The president of the Bowen Gumlu Growers Association says heavy rain in the past week has not had much of an impact on properties near the Don River.
Concerns have been raised in the past that the amount of sand and silt in the river may cause it to break its banks.
A minor flood warning was issued earlier this week but levels have since dropped.
Carl Walker says the build-up of trees and other debris poses a risk.
"The more debris you put in the river the smaller the holding capacity," he said.
"So you'll still get the same amount of volume down the river but instead of staying in the river, it's got to go over the bank.
"Unless we do something with it, and we keep saying it and I feel like 'Chicken Little', but we're going to have a problem down the track.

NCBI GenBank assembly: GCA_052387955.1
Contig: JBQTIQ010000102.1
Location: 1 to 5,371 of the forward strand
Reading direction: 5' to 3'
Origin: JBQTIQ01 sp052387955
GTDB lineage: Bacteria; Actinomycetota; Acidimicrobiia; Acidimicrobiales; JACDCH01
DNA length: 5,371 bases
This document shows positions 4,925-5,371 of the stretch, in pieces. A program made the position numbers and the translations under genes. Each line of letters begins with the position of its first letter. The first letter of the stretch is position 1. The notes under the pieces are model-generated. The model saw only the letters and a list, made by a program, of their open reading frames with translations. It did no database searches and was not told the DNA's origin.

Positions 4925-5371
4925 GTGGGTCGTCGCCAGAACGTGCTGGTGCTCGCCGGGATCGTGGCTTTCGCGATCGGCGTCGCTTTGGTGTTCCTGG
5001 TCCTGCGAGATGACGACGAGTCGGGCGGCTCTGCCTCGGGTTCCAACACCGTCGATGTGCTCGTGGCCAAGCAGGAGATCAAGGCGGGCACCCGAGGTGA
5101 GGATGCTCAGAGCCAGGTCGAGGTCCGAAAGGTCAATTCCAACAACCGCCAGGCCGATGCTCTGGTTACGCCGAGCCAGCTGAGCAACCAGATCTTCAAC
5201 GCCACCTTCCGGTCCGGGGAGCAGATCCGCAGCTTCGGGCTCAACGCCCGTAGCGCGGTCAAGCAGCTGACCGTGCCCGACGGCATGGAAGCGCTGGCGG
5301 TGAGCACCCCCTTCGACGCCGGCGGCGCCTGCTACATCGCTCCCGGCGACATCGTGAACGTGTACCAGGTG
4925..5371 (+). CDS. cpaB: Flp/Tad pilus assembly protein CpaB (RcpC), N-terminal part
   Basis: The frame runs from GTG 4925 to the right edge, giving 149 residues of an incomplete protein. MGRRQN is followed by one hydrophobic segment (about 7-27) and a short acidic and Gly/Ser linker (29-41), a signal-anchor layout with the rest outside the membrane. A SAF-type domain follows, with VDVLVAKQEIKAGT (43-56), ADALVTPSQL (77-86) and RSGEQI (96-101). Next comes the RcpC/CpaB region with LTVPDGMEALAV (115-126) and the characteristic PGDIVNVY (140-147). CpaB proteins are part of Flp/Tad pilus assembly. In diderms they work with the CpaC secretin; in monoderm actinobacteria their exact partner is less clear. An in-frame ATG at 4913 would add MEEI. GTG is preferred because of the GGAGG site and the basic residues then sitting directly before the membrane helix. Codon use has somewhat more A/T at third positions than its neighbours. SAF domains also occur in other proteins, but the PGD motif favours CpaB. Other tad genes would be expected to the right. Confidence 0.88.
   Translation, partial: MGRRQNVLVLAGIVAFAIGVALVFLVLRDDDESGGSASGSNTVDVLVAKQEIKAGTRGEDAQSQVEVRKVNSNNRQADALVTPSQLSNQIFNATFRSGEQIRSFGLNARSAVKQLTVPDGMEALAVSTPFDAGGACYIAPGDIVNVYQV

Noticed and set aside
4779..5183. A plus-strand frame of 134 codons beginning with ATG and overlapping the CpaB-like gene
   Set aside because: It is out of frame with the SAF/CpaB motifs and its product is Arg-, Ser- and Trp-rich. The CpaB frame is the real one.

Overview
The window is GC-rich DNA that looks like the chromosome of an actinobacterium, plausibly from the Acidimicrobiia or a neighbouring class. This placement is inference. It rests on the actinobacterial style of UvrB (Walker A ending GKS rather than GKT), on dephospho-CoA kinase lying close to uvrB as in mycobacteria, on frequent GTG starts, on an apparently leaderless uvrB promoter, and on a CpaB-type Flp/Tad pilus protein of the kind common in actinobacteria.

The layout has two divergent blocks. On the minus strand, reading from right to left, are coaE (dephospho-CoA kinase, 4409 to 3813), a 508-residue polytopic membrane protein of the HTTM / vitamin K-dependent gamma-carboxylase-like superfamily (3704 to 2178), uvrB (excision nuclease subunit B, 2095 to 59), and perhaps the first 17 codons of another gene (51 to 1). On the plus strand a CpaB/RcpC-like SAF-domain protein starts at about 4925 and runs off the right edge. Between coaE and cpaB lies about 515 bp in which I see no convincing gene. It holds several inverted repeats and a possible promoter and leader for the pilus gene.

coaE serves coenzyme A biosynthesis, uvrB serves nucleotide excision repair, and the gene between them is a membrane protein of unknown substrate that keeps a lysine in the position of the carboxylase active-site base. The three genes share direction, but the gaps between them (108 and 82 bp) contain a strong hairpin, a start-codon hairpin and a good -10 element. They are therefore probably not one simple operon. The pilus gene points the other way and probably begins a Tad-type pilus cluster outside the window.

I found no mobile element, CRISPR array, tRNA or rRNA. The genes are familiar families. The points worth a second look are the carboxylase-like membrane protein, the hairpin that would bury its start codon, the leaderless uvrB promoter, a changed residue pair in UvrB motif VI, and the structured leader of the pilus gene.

"I don't think anyone can actually honestly say where it's going to break. We're just praying it doesn't break where there's inhabitants of the human kind."
Mr Walker says while the river has coped with the latest rain event, it may break its banks if there is a significant event like a cyclone.
"Everything at the moment is saturated, absolutely saturated because we've had rain along the coast, continuously now pretty much all of February," he said.
"So if you've got a cyclone go through now, a lot of trees would fall over, obviously because it's wet to the max and then you start getting more erosion."
© ABC 2013
00:06 EDT The damage bill from a supercell storm that hit south-east Queensland on Thursday afternoon with cyclonic winds and softball-sized hail could reach $150 million, Queensland Premier Campbell Newman says.